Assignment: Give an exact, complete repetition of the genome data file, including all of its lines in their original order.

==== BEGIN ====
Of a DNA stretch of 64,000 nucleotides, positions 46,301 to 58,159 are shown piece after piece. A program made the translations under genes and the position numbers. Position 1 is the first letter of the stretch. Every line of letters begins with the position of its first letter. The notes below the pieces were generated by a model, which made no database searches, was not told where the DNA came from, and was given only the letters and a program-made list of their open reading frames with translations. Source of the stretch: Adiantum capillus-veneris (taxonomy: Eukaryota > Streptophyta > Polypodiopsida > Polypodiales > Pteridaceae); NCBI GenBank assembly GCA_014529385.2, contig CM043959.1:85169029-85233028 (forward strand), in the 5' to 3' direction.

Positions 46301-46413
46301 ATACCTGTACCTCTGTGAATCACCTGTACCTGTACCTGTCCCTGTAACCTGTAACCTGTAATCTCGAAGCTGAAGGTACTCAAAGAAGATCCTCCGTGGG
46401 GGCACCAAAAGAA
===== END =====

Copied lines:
Of a DNA stretch of 64,000 nucleotides, positions 46,301 to 58,159 are shown piece after piece. A program made the translations under genes and the position numbers. Position 1 is the first letter of the stretch. Every line of letters begins with the position of its first letter. The notes below the pieces were generated by a model, which made no database searches, was not told where the DNA came from, and was given only the letters and a program-made list of their open reading frames with translations. Source of the stretch: Adiantum capillus-veneris (taxonomy: Eukaryota > Streptophyta > Polypodiopsida > Polypodiales > Pteridaceae); NCBI GenBank assembly GCA_014529385.2, contig CM043959.1:85169029-85233028 (forward strand), in the 5' to 3' direction.

Positions 46301-46413
46301 ATACCTGTACCTCTGTGAATCACCTGTACCTGTACCTGTCCCTGTAACCTGTAACCTGTAATCTCGAAGCTGAAGGTACTCAAAGAAGATCCTCCGTGGG
46401 GGCACCAAAAGAA